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Today's Readings: 1 Samuel 24 | Jeremiah 1 | Matthew 12

Reading 1 - 1Samuel 24

"Saul continues his relentless pursuit of David, irrespective of the divine determination that the young man who defeated Goliath was Yahweh's anointed-elect. It is a sad commentary on human nature that it acts in opposition to the divine will, even within the community of the faithful. The Lord Jesus himself was pursued to his death by the priesthood of Jerusalem. So Saul gathered a whole community of murderers: 3,000 chosen men are sent on a mission of death (1Sa 24:2). And yet, in the strange but wonderful actions of Providence, Saul and his men are unwittingly discovered in David's power (vv 3-7). It was an opportunity for revenge, and of the kind that could be justified on the ground that Yahweh had permitted Saul's men to come into the power of David. Is not this the obvious purpose of the Deity? Many times actions are justified on grounds that seem to be correct. But David was greater, for his heart was fashioned according to that of Yahweh, and he saw Saul, in his clutches, as 'Yahweh's Anointed' (v 6). Certainly he cut a portion of Saul's robe (v 4), and particularly that section of the ribband of blue on the hem, which was a covenant garment commanded of all Israel. The ribband represented the laws of the nation. Saul had certainly broken it himself, but it was not proper for David to take advantage -- and his heart smote him (v 5). What a change of fortunes, as the weakness of his position is brought before the king (vv 8-15). There was no doubt that Saul had a moment of sanity as he saw the righteousness of David, and the preservation of his life because of that. There is some reconciliation between the two (vv 16-29). A covenant is established, but David could not trust the vacillating promises of Saul, and therefore, as the king returned to his 'home' (v 22), David remained in 'the hold.' Faithfulness was with the 'king' in the cave; whilst the king on the throne of Israel would never find true comfort" (GEM).

Reading 2 - Jeremiah 1

Consider Jeremiah as a type, or historical prophecy, of our Lord Jesus Christ:

  1. In his birth and calling: Jer 1:5,9.

  2. As a lamb brought to the slaughter: Jer 11:19; cp Isa 53:7; 1Pe 2:20-24; Joh 1:29.

  3. Jeremiah incurred special displeasure from his own relatives: Jer 12:6; cp Psa 69:8; Joh 1:11.

  4. Jeremiah faced deep-rooted wickedness in the nation, especially from the priests and elders. Nevertheless he made constant efforts to reform a cynical, corrupt priesthood and to cleanse the Temple of its idolatry: Jer 7--9.

Reading 3 - Matthew 12:50

"For whoever does the will of my Father in heaven is my brother and sister and mother" (Mat 12:50).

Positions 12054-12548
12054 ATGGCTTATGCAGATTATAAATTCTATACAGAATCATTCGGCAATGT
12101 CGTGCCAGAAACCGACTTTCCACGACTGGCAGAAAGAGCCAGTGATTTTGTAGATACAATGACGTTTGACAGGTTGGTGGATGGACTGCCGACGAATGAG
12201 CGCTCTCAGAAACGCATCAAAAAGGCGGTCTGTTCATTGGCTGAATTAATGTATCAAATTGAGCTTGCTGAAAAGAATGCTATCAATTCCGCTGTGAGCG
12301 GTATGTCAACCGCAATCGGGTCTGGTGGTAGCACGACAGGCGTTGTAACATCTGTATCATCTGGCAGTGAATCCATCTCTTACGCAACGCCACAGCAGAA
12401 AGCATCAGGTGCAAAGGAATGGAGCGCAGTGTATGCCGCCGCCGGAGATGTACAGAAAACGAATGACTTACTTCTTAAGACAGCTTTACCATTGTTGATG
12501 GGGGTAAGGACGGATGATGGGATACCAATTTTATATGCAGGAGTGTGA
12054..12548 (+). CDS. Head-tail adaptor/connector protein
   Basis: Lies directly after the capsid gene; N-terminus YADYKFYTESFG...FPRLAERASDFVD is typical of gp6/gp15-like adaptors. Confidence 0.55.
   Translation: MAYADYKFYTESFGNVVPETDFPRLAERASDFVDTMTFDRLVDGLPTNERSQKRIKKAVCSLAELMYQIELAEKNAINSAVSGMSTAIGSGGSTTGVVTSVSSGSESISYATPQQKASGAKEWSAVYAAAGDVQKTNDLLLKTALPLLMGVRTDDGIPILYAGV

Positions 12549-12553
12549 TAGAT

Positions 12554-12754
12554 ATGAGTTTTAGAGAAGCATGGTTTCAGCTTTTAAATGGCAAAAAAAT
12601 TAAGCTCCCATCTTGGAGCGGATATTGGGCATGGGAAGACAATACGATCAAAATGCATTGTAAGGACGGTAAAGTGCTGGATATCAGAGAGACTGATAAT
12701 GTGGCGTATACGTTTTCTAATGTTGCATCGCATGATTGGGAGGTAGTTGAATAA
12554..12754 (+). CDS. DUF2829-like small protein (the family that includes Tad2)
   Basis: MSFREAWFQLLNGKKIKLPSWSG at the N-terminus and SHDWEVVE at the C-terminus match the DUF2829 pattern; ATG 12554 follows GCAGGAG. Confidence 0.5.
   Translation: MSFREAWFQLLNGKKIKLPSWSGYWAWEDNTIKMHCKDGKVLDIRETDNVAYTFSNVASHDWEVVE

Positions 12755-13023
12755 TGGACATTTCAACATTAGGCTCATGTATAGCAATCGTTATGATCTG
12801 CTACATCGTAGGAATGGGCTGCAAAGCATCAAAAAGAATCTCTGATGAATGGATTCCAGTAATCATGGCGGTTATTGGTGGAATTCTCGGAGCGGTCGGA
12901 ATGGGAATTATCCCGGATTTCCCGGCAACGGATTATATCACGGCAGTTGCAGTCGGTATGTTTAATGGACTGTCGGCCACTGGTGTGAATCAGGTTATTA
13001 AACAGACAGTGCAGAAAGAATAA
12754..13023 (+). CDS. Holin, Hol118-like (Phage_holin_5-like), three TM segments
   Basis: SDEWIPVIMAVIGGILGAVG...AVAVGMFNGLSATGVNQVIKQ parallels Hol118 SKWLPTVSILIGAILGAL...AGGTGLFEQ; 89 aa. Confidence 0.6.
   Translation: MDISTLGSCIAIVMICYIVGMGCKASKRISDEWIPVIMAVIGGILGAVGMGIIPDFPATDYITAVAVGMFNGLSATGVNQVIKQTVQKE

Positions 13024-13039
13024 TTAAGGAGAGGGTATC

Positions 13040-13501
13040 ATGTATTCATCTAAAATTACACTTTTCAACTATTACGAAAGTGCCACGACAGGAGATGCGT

"There are many writers and perhaps even some thinkers who would readily fall into error if asked to describe the true Christadelphian. In the Brotherhood there has been a very natural tendency to put the emphasis upon the subject that is to the front at the moment; and in times of controversy the true Christadelphian is known by being on 'our side'. The word, however, means brother of Christ, and as the Lord himself gave us an explicit definition we should experience no difficulty in recognizing a much fuller meaning. 'Whosoever shall do the will of my Father who is in heaven, the same is my brother and sister and mother.'

"This is a principle of first importance. It is so fundamental and so simple that it is continually ignored. There is nothing in the nature of paradox in this statement. It has long since been recognized as a truism that men rarely think seriously of principles that are fundamental and obvious. Such truths are accepted as a matter of course. Every man wants to have truth on his side and it becomes quite natural to assume that it is there, especially when feeling is strong. In the same way men can readily persuade themselves that God is on their side, even while they are violating every command He has ever given. The warring nations and churches all cry 'God is with us', even though they could not advance a single argument to show that they are with God. Individuals are just the same. A man will profess his firm belief in providence and relate a remarkable experience to prove the fact of divine intervention in human affairs. He tells us how a series of extraordinary mishaps prevented him from sailing in a boat in which he had booked a passage. After full details of how others were helped by circumstance to catch the boat while he was prevented, we reach the rich conclusion that the boat went down with all on board. We should be accounted rude if we inquired how such selection could be regarded as an evidence of providential intervention. He takes it for granted that if God interferes in human affairs at all, a special care for him will inevitably be a first charge to the angels, while the lives of other men will be a matter of comparative indifference.